Carolyn's Side of the Story...
I have since developed a more light-hearted relationship with music. My first band was The Vinaigrettes. We started as an all-girl foursome from Victoria and played together, in spite of a dizzying number of line-up changes, for seven years. We toured our pop - surf - punk - art - country - rock asses across Canada several times, but then, after a few years, Brigette, the smart one of the group, consulted an atlas and we started venturing South when we realized that Los Angeles was closer to Victoria than Edmonton - and the swimming was better! The Vinaigrettes recorded six albums, achieving a modest amount of obscurity, and broke up in 1998 due to "nervous indifference" and "creative exhaustion," vowing to "sue the industry for abandonment," and leaving dozens of fans mildly disappointed.
Exhausted and emotionally crushed by the failure of my first band and the ensuing two year bender, I attempted to find solace in the rehearsal spaces of other bands such as: Hat Head, The Fixin's, The Show Business Giants, The Metronome Cowboys, The Corn Sisters (a duo with label-mate Miss Neko Case), Monster Tweety, and Klugman. But eventually, while hiding under the bed at one of our neverending house parties, I decided to use my own name when I played. So far it's been a good idea - I'm not married to any one style of music, I can play solo or with a band depending on the money or my mood, and it's almost impossible for me to break up with myself. Those curious about my "sound" will just have to listen to the record I guess. If you are a newspaper sort who doesn't know what to say, I've never had a problem with the words "lovely and talented." Thank-you and goodnight.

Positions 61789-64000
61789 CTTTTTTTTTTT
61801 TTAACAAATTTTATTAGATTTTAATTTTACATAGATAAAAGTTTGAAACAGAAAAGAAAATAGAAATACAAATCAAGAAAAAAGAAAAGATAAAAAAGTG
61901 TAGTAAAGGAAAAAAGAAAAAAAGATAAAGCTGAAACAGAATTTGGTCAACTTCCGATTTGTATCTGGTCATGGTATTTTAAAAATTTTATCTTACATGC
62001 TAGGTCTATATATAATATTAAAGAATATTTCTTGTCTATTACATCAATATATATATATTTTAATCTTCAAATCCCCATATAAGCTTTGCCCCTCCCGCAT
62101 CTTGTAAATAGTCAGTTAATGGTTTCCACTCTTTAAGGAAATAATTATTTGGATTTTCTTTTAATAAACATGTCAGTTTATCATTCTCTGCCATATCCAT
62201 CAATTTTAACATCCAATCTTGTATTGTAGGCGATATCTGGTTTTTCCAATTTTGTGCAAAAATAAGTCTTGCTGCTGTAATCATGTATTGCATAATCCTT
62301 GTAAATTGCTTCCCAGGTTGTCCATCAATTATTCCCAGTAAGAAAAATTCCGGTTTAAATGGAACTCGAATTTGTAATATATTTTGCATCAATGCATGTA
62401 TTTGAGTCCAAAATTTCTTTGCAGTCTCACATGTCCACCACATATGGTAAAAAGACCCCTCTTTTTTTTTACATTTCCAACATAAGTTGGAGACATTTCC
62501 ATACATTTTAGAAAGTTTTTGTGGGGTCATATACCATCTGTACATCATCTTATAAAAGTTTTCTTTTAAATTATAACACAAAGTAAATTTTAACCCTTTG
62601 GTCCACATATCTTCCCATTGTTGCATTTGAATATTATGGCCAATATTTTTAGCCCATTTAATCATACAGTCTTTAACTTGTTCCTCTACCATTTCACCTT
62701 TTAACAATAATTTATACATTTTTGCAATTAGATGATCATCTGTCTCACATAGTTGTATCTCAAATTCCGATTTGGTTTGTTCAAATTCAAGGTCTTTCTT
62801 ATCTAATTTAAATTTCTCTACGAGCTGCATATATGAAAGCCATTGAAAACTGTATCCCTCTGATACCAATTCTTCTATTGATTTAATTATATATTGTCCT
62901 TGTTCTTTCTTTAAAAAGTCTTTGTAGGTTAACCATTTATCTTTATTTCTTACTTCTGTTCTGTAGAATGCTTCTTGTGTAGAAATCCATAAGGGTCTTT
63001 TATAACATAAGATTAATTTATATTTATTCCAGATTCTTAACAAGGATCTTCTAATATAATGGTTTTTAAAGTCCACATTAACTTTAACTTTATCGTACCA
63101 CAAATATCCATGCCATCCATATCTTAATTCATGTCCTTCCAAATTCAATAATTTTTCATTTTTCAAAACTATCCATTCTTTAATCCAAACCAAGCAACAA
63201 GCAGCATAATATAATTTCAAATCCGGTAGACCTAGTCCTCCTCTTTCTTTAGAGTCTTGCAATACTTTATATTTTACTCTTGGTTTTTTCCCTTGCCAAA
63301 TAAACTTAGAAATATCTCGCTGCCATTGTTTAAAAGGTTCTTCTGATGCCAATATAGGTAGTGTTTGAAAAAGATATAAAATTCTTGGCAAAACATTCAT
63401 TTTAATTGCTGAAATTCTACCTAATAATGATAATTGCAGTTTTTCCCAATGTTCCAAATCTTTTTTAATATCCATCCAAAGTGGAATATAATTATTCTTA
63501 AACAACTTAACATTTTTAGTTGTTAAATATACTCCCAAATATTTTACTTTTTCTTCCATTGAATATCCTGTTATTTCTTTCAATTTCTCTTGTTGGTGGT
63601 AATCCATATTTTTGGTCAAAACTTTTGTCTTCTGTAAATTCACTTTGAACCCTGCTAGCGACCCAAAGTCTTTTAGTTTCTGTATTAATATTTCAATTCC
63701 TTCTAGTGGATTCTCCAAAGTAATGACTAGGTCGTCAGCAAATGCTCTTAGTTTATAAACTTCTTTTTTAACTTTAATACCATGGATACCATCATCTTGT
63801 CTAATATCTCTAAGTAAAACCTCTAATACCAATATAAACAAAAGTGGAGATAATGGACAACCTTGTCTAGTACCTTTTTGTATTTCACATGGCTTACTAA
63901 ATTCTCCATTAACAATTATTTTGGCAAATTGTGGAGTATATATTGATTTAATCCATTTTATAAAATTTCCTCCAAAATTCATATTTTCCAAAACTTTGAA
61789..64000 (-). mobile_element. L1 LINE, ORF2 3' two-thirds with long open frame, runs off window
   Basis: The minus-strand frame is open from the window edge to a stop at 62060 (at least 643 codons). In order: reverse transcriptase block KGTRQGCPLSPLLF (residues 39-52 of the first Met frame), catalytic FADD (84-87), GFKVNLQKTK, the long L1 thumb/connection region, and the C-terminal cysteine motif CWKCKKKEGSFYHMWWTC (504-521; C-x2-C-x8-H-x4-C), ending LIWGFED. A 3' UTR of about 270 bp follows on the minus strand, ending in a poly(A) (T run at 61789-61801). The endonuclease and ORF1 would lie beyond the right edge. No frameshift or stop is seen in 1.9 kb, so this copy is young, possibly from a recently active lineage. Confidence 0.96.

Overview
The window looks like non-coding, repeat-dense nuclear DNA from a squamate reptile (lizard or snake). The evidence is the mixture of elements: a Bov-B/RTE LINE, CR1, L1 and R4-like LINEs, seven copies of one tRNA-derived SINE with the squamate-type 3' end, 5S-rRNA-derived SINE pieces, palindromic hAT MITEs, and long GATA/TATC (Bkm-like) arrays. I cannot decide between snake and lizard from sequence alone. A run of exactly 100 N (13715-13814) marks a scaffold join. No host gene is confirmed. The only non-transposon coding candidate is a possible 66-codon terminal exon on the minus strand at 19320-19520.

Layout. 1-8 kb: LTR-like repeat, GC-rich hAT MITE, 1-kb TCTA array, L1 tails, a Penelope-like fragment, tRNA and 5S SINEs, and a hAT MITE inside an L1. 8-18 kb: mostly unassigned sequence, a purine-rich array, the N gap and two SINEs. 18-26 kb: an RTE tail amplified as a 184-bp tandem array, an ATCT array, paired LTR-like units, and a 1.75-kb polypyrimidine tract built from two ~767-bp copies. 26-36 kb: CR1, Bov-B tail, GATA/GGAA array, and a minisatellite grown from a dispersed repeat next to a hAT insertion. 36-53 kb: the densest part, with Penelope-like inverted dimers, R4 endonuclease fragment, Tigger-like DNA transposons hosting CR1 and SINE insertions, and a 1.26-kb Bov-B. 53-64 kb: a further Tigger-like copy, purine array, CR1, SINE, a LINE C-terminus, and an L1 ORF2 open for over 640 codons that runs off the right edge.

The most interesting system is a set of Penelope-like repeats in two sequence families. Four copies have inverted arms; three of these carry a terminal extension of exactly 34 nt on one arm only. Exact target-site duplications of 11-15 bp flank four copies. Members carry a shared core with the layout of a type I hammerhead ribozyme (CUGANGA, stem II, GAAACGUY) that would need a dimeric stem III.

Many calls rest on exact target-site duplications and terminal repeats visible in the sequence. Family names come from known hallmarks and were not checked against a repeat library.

What the Newspaper Sorts Have to Say...
"There's two kinds of women you let in your life/ Exciting new mistress and boring old wife," sings country throwback Carolyn Mark on her new album, Nothing Is Free. The line is indicative of Mark's straightforward style - she doesn't take shit and she's not afraid to let you know it. And, safe to say, Mark is not boring. She's good friends with fellow twangy siren Neko Case (the outspoken duo released an album together in 2000) and the Canadian songwriter has made a name for herself with five brassy albums over the last seven years.
Mark's music is so authentic in its back porch vibe, it seems to come with its own direct link to Loretta Lynn's '60s heyday - like her heroes, Mark is not afraid to rail against a man too drunk to understand his own fuck-ups. Not to say Mark is some kind of saint: Her gigs are known for their off-balance candor and ribald humor as much as the homespun tunes. Go for the music, stay for the dirty jokes.
Metromix New York
Carolyn's Mint Records Press Page
Downloadable Press Blurbs PDF
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